OLD Thorns, Liphook celebrated the 60th anniversary of the Fuller’s County Sevens by becoming the first club to defend the Hampshire inter-club knockout competition since Rowlands Castle crowned their centenary celebrations by winning the trophy on home turf back in 2002.
And in seeing off a brave challenge from Guernsey’s La Grande Mare – like their fellow finalists, also bidding to become the 14th club to have won the trophy more than once in six decades – Old Thorns completed a remarkable hat-trick of appearances in the finals with some of the most dramatic scenes in the competition’s long history.
First, Matt Bonney, who last year produced a world-class chip on the 18th against Stoneham, survived a controversial ruling behind the 17th green at Meon Valley Golf & Country Club to snatch the winning point in the semi-finals – again against a desperately unlucky Stoneham team.
This time, it was Old Thorns captain Paul Martin who did a premature jig of delight as he watched his five-foot putt for par roll into the cup on the 18th to beat La Grande Mare’s Ross Bateman, who had recovered from a poor drive on the last to give himself a chance of a par from 20 feet, by one hole.
That gave the defending champions four points from the first five matches out on the course, leaving Richard Williams and Bonney to shake-hands with their Guernsey opponents.
Williams had lost on the 17th to Paul Cosnett, who won the hole to go three up, before news spread back down the fairway as their joyous team-mates jumped into the golf buggies to begin the celebrations.
Three of the first five matches reached the 18th green, with only La Grande Mare’s C J Elmy making light work of victory, beating Old Thorns 10-handicapper Roy Randall, going five up with three to play.
Ten-handicapper Robert Craig beat Wasif Annees, playing off 4, by two holes after the Channel Islander drove out of bounds on the last.
Then Old Thorns’ lowest handicapper, Chris Knowles (6) beat Louis Sheppard (9) 2&1.
Paul Gill (hcp 12) regained his composure at the 17th after slipping into the lake up to above his knees to take Wayne Harwood (8) down the 18th and hang on to his one-hole advantage.
Richard Williams (7) had been six down after nine against La Grande Mare’s Paul Cosnett (5), but battled back bravely before losing by three on the 17th.
Matt Bonney, trusted to bring his team home as he had been at Lee-on-Solent 12 months earlier, was one up in his match against the Guernsey club’s captain David Jeffrey as news arrived of the victory.
He promptly took on his approach over the water at the penultimate hole, and when that ended up in the drink, he shook on a half.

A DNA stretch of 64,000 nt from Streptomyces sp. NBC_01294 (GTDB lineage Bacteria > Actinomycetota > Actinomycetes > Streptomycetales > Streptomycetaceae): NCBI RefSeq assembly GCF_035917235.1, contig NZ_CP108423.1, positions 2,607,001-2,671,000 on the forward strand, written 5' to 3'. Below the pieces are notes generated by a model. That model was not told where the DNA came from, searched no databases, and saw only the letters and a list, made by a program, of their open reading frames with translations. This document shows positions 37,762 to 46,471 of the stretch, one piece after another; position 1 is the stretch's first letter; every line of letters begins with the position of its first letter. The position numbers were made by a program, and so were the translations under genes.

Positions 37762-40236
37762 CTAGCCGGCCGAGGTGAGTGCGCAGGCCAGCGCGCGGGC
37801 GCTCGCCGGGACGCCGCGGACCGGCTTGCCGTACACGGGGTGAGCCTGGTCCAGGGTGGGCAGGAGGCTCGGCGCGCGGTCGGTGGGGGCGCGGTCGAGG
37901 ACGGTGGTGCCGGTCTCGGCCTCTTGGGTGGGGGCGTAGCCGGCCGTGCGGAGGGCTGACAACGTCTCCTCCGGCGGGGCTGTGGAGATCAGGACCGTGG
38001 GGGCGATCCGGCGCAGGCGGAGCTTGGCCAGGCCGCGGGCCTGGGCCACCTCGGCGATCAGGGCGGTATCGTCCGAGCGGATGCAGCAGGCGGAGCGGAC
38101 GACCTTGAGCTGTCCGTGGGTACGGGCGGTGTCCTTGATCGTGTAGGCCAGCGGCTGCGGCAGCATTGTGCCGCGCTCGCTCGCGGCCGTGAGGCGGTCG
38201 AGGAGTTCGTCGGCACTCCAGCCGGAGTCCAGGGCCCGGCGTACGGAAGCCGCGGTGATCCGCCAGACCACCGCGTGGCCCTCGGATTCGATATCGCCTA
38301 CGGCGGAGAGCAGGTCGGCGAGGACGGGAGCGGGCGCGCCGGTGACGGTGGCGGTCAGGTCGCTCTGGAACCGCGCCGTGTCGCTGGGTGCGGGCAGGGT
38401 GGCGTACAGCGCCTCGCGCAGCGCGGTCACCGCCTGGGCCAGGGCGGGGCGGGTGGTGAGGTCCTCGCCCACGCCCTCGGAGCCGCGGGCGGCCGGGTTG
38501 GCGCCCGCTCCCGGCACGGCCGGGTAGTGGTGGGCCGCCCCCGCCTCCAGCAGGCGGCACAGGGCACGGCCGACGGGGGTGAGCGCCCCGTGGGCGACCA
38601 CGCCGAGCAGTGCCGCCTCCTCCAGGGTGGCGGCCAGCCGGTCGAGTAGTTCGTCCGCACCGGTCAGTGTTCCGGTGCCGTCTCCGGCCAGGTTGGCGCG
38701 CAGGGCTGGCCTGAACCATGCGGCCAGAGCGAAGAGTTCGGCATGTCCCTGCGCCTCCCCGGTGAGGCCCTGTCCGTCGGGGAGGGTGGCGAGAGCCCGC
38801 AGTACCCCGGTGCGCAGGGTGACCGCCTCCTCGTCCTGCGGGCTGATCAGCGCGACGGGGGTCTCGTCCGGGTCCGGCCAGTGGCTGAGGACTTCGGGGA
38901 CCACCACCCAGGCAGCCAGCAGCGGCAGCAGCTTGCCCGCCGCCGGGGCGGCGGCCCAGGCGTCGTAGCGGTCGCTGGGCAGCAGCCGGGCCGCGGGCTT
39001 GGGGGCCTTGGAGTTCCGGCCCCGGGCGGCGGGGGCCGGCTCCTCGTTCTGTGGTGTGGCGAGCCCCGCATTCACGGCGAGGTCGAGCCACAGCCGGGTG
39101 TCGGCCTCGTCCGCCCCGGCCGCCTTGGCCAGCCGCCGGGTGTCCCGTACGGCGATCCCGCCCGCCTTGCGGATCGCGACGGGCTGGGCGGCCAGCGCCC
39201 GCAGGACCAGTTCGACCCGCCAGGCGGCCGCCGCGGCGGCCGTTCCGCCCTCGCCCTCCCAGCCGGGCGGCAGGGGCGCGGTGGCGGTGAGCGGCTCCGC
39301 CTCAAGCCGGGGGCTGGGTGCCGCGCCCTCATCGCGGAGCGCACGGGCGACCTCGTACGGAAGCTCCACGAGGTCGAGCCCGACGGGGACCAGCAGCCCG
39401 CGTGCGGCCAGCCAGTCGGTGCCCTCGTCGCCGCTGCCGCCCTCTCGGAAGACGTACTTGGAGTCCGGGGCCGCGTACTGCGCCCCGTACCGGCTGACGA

The morning drama also occurred on the 17th when Bonney’s approach went over the back of the green in his match with Andy Hickson.
The ball came to rest on some loose chippings beyond the white line marking the out of bounds. But when the Hampshire, Isle of Wight & Channel Islands Golf Union’s referees had inspected the course earlier in the week, there had been no line painted and the local rules stated that any ball resting on the tarmac was out of bounds.
As those rules had been circulated to all four semi-finalists in advance, Bonney was not only declared in bounds, but also given a free drop.
To rub salt into Stoneham’s wounds, he pitched to four feet to make his par to win the hole and go one up before claiming the last to make it 4-3 – a repeat scoreline of last year’s final.
Paul Martin said: “We had three players from last year’s final in Paul Gill, Robert Craig and Matt Bonney. I played in last year’s qualifying rounds, but missed the final. Three of the other four players from last year’s team were here to watch us defend the County Sevens, including Peter Skidmore, who has moved to Crawley.
“Peter still wanted to be part of the proceedings and caddied for Matt. I think that shows what a wonderful team spirit there is at Old Thorns.
“We have a comparatively small membership compared to many of the clubs we have played over the last three years getting to the finals.
“We beat Hayling 5-2 on their own course back in the first round, which was an amazing feat in itself as links golf is not what we are used to at all.
“After that, we had home draws against Paultons Park, Portsmouth and Bramshaw Manor in the quarter-finals.
“To win the Sevens in the 60th year when so few teams have successfully defended the title, makes our win even more satisfying.”
In the other semi-final, Ryde, who had ended Blackmoor’s hopes of winning the Sevens for the first time since 1980, lost 5-2 to La Grande Mare and then beat Stoneham 41/2-21/2 in the play-off for third place.